THERE are too many coffee shops in Christchurch, councillors have ruled, as they refused plans for one more in the town centre.

At a meeting of Christchurch Borough Council's planning committee, members ruled against plans for a Coffee#1 in the empty Shoe Zone unit in the High Street.

The plans had already proved controversial, attracting a number of objections including a 100-signature petition.

And despite planning officers from the council recommending approval of the scheme, members felt the balance of food outlets to retail outlets would tip the balance too far.

The meeting heard from both Elliot Jones, the planning agent for Coffee#1, and Mike Ismail, the owner of Baggies cafe, who started the petition.

The council had recommended approval despite the self-imposed threshold of 30 per cent food outlets in the shopping area already nearing 40 per cent.

Officer Kim Bowditch told the meeting: "The issue here is that recent changes to planning policy encourage more flexibility. We have a balance to strike, this unit has been vacant for months." She said the longer the Grade 2 listed building stayed empty, the greater the chances of it falling into disrepair.

"On the basis that this application would put it back to use and enhance footfall and take off a vacant unit, we are recommending approval."

However, Mr Ismail said the guideline of 30 per cent food outlets had already been breached.

Elliot Jones, agent for Coffee#1 added: "We know the local plan position...that said the proposal would lead only to a slight increase.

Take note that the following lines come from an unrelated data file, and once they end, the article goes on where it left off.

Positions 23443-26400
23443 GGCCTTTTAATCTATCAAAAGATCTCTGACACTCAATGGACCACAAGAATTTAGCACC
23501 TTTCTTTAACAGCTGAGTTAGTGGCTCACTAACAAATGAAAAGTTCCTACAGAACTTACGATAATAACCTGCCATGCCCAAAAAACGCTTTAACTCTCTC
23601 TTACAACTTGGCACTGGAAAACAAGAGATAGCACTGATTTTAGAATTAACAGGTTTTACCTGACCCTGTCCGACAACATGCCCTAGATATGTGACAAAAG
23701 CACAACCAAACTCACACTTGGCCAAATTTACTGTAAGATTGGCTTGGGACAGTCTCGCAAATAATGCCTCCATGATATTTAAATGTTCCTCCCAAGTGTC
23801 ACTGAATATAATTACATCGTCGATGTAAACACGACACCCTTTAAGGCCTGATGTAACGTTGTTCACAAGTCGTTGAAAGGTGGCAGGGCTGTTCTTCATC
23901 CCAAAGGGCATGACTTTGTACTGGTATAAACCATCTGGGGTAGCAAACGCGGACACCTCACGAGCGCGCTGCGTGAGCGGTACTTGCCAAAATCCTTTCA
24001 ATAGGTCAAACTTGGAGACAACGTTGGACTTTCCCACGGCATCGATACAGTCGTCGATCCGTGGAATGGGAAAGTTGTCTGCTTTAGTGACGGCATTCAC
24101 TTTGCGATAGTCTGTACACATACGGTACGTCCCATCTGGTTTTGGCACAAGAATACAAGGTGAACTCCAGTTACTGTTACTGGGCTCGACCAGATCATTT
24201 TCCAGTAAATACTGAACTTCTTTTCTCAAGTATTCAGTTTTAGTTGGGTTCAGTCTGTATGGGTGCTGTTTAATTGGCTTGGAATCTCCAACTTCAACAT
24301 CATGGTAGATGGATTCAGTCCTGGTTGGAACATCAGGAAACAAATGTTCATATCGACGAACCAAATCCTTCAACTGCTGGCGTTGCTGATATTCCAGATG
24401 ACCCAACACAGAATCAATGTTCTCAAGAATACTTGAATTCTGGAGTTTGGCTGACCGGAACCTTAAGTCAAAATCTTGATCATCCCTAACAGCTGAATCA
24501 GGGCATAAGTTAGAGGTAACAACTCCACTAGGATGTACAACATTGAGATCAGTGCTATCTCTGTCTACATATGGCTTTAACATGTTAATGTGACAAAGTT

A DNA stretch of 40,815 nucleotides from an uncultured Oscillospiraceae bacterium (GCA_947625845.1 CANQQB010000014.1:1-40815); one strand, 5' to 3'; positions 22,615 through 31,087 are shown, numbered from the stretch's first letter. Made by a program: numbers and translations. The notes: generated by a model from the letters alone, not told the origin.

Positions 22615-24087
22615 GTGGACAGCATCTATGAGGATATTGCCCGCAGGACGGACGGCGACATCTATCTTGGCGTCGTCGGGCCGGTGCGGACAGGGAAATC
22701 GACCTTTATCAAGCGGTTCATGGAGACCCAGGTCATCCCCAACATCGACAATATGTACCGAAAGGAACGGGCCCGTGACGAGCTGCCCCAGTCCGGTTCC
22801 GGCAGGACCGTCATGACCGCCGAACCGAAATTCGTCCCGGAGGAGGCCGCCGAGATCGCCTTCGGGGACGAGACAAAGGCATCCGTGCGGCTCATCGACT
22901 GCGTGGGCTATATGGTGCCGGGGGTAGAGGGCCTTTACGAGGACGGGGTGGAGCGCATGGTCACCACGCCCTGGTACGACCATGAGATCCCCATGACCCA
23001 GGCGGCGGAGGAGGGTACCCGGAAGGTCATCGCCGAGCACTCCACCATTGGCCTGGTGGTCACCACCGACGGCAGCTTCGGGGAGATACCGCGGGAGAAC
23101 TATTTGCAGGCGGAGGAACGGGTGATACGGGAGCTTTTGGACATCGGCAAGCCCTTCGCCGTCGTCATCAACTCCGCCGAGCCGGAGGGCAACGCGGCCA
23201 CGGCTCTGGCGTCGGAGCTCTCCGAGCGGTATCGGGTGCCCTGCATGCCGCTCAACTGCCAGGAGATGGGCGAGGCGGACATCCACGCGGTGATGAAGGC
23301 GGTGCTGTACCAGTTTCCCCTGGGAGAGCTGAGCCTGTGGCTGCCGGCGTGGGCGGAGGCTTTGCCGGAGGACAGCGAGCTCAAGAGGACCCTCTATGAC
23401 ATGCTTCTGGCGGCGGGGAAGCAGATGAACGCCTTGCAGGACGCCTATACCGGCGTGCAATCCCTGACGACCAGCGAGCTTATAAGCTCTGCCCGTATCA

"To rigidly apply the threshold limit would not accurately reflect market conditions. We have a long standing track record of restoring listed buildings."

Town centre ward councillor, Peter Hall, recommending refusal of the scheme said: "A lot of the businesses are struggling. Why make an exception here?"

He was backed by fellow ward councillor Wendy Grace, and Cllr Fred Neale.

But Cllr Colin Jamieson said: "I do not believe we could defend this on appeal. It is not what we want to see but it is what the law allows us to decide. We have to work within the parameters of the law. We need to work within the emerging changes to the national policy and this will add extra weight to the applicant's proposal."

Chairman David Jones said: "There is a percentage and is it s a sizeable increase and that is my concern.

"I agree a dead shop does not do much for the town centre. But there are things that can be done. I have to say this has to be a very balanced decision. I am aware and take into account the applicant's respect for the heritage assets and that is to be commended.

"I am not convinced another coffee shop will add to the vitality of the town centre."